In Peñalolén, Chile, the community began with three neighborhood watch committees aligned with local government agencies in 2005. Today, the number of committees has grown to 166 for a community of 216,000. Norma Maray, manager of the Citizen Security Unit for Peñalolén, told Diálogo the growth in community groups has helped cut the rate of victimization by nearly half in five years. That means fewer home invasions, muggings and other criminal acts in the community. The municipality aims to underscore the idea that citizen security is both a right and a civil duty, according to Maray. It is the idea of a shared responsibility among the citizens and the state, with the state providing the needed support for citizens to organize. The citizen groups meet with local officials and police to create action plans; the municipality then conducts training and provides equipment and technology. The plans contain elements of crime prevention ranging from youth programs and community alarms to ensuring areas in a neighborhood are well lit and surveillance cameras are set up as crime deterrents. As citizens take back their neighborhoods, they are more inclined to interact with one another in shared community areas, as opposed to seeking shelter within their homes and keeping to themselves. The increase in communication helps promote vigilance as social networks form. Maray said the result is not that the community members take justice into their own hands, but that they deter criminals. Community groups in Chile and Guatemala primarily work with the police by providing information about their surroundings. “Citizens are not going to go out and capture criminals, [citizens] are not patrolling,” explained González. The groups achieve three goals: They create an interconnected society, provide an extension of police resources by reporting on matters of security, and serve as a system of checks and balances for police actions or follow up on the information provided. “The citizen becomes, in some way, supportive of police actions. And in addition, becomes a type of comptroller of the actions taken [by police],” said González. As criminal activities threaten the region’s security, citizens in Guatemala, Chile and the Dominican Republic are rising to meet the challenge. Tougher action by security forces has helped some, but simple community-driven vigilance and communication is also helping to reduce crime. Thousands of neighborhood citizen watch groups are forming across the region, working hand in hand with their local governments to bring security back to communities. “On the topic of security, everyone from the president of the nation to the child in the community must be included. It is not only a topic for the police forces,” said former Colombian President Álvaro Uribe during an August 2011 conference in El Salvador about the role of mayors in public safety. The former president and local mayors discussed sustainable plans for security, including a security tax, a measure that proved successful in Colombia. By Dialogo January 01, 2012 Recognizing that citizens’ perceptions of the state are largely based on interactions with the police, the Dominican Republic’s National Police trains its officers to become community leaders. A Colombian police officer delivered the initial training, funded by the U.S. Embassy, according to Colonel Teresa Martínez, commander of the Dominican Republic’s National Police. “The training showed us how to empower the communities and it taught us to see ourselves as agents of security,” Col. Martínez explained to Diálogo. The training provided guidance to enhance interactions between police and citizens, ultimately seeking to eliminate the lack of trust in the state. “We don’t want citizens doing the work of the police, but rather, given the lack of human and other resources, that citizens simply commit themselves to the topic of security and to support their authorities,” said Col. Martínez. Experts like González and Maray, who gathered at a community security seminar organized by the Institute of the Americas in June 2011, agree that the effort to overcome crime is gaining momentum and bolstering citizens’ confidence in the state. Experts in attendance at the seminar underscored that even though the threats to citizen security vary from Guatemala to Chile, communities are most engaged when citizens trust the state. Community engagement is a powerful factor that boosts the work of security forces and supports democracy. “Trust is gained in the sense of the interactions had, the attention [given], and the approach that the police has with the population,” added Col. Martínez. Sources: www.elsalvador.com, United Nations Office on Drugs and Crime Latin American citizens are faced with myriad sources of violence from drug cartels, gangs, narcotraffickers, insurgent groups and opportunistic criminals. Although figures from the United Nations Office on Drugs and Crime 2011 report show global homicide rates are stable or decreasing for most of the world, Central America’s homicide rate is on the rise: The total number of homicides in the Americas ranks No. 2 in the world, second only to Africa. The approach of turning to community groups is not a new one, but it has gained increased attention as a low-cost alternative employed to address crime. Donaldo González, spokesman for the Guatemalan National Civil Police, told Diálogo that the police have worked with community groups for several years. About 700 citizen community security groups have formed in that time thanks to assistance from the National Civil Police prevention unit. Their impact has been to leave citizens feeling more secure and supportive of democratic institutions, as opposed to calling for a return to military control. Community Bonds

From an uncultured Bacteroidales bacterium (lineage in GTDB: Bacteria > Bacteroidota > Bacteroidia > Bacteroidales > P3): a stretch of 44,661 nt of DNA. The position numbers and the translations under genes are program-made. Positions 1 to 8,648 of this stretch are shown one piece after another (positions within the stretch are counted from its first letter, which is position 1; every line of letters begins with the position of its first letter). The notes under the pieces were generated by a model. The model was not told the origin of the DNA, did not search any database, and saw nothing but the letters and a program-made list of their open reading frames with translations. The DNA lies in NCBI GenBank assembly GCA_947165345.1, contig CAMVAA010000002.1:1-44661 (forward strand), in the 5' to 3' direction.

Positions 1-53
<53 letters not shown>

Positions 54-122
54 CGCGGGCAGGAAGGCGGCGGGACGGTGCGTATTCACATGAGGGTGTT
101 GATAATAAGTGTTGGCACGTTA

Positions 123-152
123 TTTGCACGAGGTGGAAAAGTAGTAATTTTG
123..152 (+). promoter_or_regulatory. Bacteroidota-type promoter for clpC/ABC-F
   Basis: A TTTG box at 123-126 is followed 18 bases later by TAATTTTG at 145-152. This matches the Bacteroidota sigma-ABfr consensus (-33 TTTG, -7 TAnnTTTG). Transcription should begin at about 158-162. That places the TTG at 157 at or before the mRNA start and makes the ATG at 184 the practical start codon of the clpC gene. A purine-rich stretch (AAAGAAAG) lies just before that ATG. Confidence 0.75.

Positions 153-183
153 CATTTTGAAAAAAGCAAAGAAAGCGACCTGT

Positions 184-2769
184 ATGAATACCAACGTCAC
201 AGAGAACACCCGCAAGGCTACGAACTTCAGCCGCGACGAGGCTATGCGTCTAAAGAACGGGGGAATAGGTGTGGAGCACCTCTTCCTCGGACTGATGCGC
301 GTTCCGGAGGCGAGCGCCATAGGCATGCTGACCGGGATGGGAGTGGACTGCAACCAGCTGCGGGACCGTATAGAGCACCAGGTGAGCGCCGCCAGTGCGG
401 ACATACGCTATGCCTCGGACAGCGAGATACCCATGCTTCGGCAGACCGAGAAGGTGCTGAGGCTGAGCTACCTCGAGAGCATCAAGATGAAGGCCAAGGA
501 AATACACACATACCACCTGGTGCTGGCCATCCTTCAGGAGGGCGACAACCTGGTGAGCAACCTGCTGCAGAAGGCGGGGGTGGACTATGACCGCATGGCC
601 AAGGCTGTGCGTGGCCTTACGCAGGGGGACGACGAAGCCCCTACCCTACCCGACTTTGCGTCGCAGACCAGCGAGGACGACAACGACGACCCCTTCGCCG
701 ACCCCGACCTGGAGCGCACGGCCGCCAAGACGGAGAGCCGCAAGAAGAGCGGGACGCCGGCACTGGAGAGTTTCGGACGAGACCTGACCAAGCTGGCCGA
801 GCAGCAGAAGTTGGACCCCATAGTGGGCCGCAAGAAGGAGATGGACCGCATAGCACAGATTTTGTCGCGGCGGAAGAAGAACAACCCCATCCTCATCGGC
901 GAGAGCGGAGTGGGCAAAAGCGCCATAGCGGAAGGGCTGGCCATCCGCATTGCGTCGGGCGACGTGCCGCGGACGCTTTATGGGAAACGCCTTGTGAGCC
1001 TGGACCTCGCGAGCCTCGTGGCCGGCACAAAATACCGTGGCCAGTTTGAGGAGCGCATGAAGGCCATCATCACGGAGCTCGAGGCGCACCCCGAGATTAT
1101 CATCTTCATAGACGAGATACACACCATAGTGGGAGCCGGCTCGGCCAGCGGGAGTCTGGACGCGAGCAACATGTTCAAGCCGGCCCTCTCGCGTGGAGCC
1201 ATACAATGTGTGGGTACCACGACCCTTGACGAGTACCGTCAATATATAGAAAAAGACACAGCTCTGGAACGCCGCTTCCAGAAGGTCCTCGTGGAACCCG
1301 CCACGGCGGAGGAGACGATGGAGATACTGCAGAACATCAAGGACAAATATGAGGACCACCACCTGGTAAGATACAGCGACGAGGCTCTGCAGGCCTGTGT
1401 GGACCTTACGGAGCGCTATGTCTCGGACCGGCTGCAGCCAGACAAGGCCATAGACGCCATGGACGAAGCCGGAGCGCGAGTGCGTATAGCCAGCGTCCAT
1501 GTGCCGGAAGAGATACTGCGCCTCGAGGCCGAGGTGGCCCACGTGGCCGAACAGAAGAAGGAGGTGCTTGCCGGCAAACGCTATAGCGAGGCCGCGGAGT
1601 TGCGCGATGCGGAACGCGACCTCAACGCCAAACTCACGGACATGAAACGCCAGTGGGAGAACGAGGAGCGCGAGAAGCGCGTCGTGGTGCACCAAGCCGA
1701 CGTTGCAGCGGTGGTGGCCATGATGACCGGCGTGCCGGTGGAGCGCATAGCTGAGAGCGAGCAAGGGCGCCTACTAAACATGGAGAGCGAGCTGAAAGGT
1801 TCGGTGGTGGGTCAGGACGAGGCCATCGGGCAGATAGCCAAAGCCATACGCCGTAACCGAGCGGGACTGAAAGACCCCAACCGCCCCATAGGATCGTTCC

By Dialogo January 01, 2013 The U.S. Drug Enforcement Administration (DEA) and the Government of Mexico signed a memorandum of cooperation in August 2012 that vows to aggressively address the continuing problem of illegal methamphetamine production. Mexican Attorney General Marisela Morales Ibáñez and General Commissioner of the Mexican Federal Police Maribel Cervantes Guerrero made the announcement with DEA Administrator Michele M. Leonhart. The memorandum “enhances our intelligence sharing and joint training efforts,” Leonhart said. U.S. and Mexican officials enjoy a strong cooperative relationship that includes information and intelligence exchange, joint chemical control efforts, and training and resources for meth lab dismantling. The signing of the memorandum “is an unprecedented event because both of our countries are signing the very first international instrument that will help fight the manufacturing of synthetic drugs in clandestine laboratories,” Morales said. Cervantes noted that the memorandum will strengthen her agency’s collaborative approach. “The Mexican Federal Police will make every effort to increase timely coordination and exchange of information,” she said. Mexico has experienced a dramatic increase in seizures of clandestine methamphetamine labs and precursor chemicals, up nearly 1,000 percent between 2010 and 2011. This increase has led to a rise of methamphetamine seizures at the U.S. border. In 2011, seizures of meth in the United States’ southwest border totaled 7,338 kilograms, more than twice the amount seized in 2009. The U.S. State Department has set aside $12 million in Mérida Initiative funding to support Mexican Government efforts to safely secure clandestine labs, gather evidence and destroy chemical precursors. Sources: U.S. Embassy in Mexico, Ágora